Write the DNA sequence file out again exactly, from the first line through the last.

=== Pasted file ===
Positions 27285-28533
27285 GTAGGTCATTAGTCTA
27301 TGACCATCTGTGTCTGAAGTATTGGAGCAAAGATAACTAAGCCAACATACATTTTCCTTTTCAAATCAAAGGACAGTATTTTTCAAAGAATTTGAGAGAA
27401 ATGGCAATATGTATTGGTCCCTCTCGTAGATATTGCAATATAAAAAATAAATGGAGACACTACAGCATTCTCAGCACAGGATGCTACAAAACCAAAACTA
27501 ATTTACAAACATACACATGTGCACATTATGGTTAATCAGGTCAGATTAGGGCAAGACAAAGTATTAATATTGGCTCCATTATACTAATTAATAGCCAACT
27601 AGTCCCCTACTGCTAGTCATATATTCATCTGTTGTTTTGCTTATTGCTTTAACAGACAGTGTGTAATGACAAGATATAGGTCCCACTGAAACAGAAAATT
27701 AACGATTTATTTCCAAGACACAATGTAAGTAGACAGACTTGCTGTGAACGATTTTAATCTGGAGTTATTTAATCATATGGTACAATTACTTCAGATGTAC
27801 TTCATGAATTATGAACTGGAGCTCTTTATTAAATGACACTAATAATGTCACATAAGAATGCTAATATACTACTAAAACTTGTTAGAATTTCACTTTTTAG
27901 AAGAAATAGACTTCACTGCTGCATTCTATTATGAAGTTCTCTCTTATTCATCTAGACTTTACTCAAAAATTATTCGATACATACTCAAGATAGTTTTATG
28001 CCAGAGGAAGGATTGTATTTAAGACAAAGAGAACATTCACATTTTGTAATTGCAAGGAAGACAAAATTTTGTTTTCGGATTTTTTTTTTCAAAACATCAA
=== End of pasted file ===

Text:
Positions 27285-28533
27285 GTAGGTCATTAGTCTA
27301 TGACCATCTGTGTCTGAAGTATTGGAGCAAAGATAACTAAGCCAACATACATTTTCCTTTTCAAATCAAAGGACAGTATTTTTCAAAGAATTTGAGAGAA
27401 ATGGCAATATGTATTGGTCCCTCTCGTAGATATTGCAATATAAAAAATAAATGGAGACACTACAGCATTCTCAGCACAGGATGCTACAAAACCAAAACTA
27501 ATTTACAAACATACACATGTGCACATTATGGTTAATCAGGTCAGATTAGGGCAAGACAAAGTATTAATATTGGCTCCATTATACTAATTAATAGCCAACT
27601 AGTCCCCTACTGCTAGTCATATATTCATCTGTTGTTTTGCTTATTGCTTTAACAGACAGTGTGTAATGACAAGATATAGGTCCCACTGAAACAGAAAATT
27701 AACGATTTATTTCCAAGACACAATGTAAGTAGACAGACTTGCTGTGAACGATTTTAATCTGGAGTTATTTAATCATATGGTACAATTACTTCAGATGTAC
27801 TTCATGAATTATGAACTGGAGCTCTTTATTAAATGACACTAATAATGTCACATAAGAATGCTAATATACTACTAAAACTTGTTAGAATTTCACTTTTTAG
27901 AAGAAATAGACTTCACTGCTGCATTCTATTATGAAGTTCTCTCTTATTCATCTAGACTTTACTCAAAAATTATTCGATACATACTCAAGATAGTTTTATG
28001 CCAGAGGAAGGATTGTATTTAAGACAAAGAGAACATTCACATTTTGTAATTGCAAGGAAGACAAAATTTTGTTTTCGGATTTTTTTTTTCAAAACATCAA